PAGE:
Site icon Sam Bartko, PhD

October 2015


The compound was a pale tan color, with little sparkles that empirically indicate a quality crystalline structure. The substance was N,N dimethyltryptamine, the product of reductive amination of formaldehyde with tryptamine. The raw fear of the unknown ripples through my body, warning me, a characteristic quality preceding the DMT trip. Fear was tempered by excitement and abandon – this was destiny – here and now this simple compound was sure to release me from the bondage of self – blockages that restricted and suffocated me. I was desperately seeking perspective on my condition, and freedom beyond what I could believe.

There was lots of suffering. In the body, in the mind, in my very being. Angst and anhedonia were familiar qualities of what I thought it was to be a conscious being. Crippling social isolation and a feeling of disconnect between myself and the world prompted a sense of abandon and intrigue with what this revered chemical could offer me.

One flick of the lighter and a pause to let the crystals melt and vaporize – with one full lung-full I inhaled as much of the vapor as possible in one go – it hit so fast that motor coordination and conventional consciousness was ripped away violently. I was pulled into a wormhole – with the visceral sense of being accelerated to the speed of light into a vortex. Suddenly the vast, intricate geometrical patterns appeared – seemingly with colors that the eye was unable to perceive normally – spatial dimensionality that somehow defied physics – all dancing in breathtaking harmonious clarity. The vibrations of what was once the body and mind melded with the vibrations of air molecules and sounds – utterly destroying the illusion of a separate me.

Out of the vibrating geometrical pattern the entities appeared – shifting and moving in a primordial rhythm, presenting themselves in a triumphant, celebratory dance, welcoming the residue of my being into this new dimension. They had child-like features, their form was abstract, vibrant and multidimensional. They communicated somehow, something nonverbal, transcending sense doors, seemingly touching something in my soul. The child-like entities suddenly vanished, melding into a fluxing, beautiful Mother. Her warm embrace massaged my soul viscerally, communicating with me telepathically. She emanated the most blissful sense of utter peacefulness and understanding – she was there all the time; how could I not recognize her presence? She seemed to soothe something untouchable, assuring me everything was perfect and fine, ushering me along. I rested in her gentle embrace for hours, fetal, with complete trust and vulnerability. When I was ready, her embrace gently faded, fine vibrations of body and mind once again revealed themselves, fading into normal consciousness. She left with a wink and a gentle reminder – things are not as they appear my dear, you will find the way. Goodbye, for now.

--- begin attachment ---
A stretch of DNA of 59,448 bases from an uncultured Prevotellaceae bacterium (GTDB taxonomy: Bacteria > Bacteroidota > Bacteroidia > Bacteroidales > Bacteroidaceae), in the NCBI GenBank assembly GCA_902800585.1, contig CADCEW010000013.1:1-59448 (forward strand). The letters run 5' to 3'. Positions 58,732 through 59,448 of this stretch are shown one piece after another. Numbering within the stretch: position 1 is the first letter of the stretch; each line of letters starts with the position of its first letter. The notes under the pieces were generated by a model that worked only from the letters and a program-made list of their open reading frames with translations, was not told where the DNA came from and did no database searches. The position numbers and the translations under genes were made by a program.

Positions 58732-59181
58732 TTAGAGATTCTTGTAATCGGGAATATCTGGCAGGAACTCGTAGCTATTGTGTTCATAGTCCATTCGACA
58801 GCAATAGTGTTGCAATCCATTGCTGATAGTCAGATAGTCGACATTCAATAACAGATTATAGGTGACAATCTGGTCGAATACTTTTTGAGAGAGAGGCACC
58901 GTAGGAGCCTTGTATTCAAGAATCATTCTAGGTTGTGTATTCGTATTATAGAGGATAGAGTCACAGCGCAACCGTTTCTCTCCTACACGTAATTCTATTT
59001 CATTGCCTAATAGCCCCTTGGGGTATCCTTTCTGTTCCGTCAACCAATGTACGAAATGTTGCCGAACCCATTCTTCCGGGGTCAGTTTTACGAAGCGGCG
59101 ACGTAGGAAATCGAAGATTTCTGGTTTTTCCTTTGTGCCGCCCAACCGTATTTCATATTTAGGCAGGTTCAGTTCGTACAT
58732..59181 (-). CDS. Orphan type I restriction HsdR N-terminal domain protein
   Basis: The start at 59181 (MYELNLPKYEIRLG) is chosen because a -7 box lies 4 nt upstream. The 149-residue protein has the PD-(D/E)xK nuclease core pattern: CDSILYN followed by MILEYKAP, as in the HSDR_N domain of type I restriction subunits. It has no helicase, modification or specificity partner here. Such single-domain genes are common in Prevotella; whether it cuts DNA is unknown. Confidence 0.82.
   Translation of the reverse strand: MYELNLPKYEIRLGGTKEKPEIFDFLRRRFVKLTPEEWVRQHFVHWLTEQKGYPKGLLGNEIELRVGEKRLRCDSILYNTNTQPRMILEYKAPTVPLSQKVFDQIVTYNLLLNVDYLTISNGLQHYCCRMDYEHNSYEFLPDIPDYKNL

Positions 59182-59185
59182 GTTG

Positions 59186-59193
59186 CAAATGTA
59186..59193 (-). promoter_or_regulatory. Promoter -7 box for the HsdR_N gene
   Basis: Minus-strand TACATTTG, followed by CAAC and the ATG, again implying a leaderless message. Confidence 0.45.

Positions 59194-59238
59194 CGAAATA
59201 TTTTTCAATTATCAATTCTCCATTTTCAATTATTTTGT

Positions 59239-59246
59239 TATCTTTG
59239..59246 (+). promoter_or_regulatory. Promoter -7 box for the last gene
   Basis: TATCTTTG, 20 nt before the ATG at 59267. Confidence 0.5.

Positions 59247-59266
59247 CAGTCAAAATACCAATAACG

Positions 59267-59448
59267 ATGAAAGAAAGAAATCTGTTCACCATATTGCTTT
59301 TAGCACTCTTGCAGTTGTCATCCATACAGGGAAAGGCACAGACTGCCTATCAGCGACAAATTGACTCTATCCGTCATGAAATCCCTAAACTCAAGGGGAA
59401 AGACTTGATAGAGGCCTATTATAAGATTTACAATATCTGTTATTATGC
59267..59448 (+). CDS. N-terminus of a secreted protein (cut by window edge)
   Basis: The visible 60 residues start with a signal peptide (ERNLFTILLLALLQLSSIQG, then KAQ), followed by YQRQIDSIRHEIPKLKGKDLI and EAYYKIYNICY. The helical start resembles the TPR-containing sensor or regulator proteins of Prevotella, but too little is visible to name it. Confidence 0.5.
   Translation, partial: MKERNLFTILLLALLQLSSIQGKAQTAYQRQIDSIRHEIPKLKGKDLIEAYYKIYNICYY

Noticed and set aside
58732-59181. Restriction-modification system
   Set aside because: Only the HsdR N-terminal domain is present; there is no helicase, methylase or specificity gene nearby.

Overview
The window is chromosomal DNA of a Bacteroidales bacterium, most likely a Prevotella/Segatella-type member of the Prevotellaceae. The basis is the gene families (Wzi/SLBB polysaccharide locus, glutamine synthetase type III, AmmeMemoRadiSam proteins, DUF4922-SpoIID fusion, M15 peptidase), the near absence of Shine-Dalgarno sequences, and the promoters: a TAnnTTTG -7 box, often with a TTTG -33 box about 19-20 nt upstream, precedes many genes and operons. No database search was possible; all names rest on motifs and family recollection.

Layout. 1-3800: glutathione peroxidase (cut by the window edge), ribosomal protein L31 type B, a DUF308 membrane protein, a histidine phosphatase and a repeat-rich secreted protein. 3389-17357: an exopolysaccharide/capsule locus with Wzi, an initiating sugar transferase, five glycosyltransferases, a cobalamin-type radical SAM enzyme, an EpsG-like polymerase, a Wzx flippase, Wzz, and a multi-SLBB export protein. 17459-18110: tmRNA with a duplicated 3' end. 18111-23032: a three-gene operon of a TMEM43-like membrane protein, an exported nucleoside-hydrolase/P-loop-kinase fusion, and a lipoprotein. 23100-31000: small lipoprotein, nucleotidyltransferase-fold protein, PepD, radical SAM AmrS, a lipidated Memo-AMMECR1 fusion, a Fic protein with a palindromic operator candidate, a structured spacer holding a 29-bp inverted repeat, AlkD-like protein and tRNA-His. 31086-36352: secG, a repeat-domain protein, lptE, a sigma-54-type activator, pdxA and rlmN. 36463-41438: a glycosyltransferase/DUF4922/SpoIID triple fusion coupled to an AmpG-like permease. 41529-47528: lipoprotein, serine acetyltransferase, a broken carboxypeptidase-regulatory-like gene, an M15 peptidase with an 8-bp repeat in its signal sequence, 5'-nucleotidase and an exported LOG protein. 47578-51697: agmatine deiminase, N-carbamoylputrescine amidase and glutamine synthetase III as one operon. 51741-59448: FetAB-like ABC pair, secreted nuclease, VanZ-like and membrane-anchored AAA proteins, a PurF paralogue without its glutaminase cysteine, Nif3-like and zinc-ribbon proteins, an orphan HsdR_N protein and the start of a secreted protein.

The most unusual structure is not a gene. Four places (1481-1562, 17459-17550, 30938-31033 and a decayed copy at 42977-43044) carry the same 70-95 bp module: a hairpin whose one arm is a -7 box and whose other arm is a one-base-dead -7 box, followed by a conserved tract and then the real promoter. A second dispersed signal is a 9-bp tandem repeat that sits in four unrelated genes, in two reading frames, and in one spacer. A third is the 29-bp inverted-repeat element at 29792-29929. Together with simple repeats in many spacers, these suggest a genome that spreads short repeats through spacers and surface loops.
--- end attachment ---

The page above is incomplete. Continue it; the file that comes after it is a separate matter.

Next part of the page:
The next day there was energy. Clear, clean, unadulterated energy. I was no longer fatigued – there was a gusto and drive, and a sense of intimacy with the normal human routine. I worked in the lab with a cool, calm composure – executing experiments with a cheerful, transcendent sense of satisfaction. I continued in this state of consciousness for weeks, sleeping only 2 or 3 hours a night. I was with it completely- determined to simply be the best version of myself that I could muster – and whatever perspective the Mother granted me with somehow seemed to enliven and refresh my being, planting me firmly in the present and suppressing whatever mechanism was responsible for my angst and sorrow. It didn’t last, but the reside of the unknown did. There was much, much more to existence than I had previously thought – there was a way to be at peace continuously and I was determined to find it.

“Suffering follows from craving, therefore end the craving to end the suffering”. That simple idea resonated for me intuitively. There was supposedly a path available to end the pain of existence without ending everything. There was a melancholic, dark vibe to all of it, yet somehow a deep sense of hope and intrigue was baked into that idea. One line of reading on the basics of Buddhist philosophy kept resurfacing again and again, in the weeks that followed reminding me of what the mother showed me.

I somehow found a small community of people interested in Buddhist practice and talking about enlightenment and the end of suffering. Something in me had to explore for myself – I wanted to experience this state of enlightenment firsthand. Meditation was the method of choice – fortuitously the first book I googled on meditation was “The Mind Illuminated” by Culadasa.

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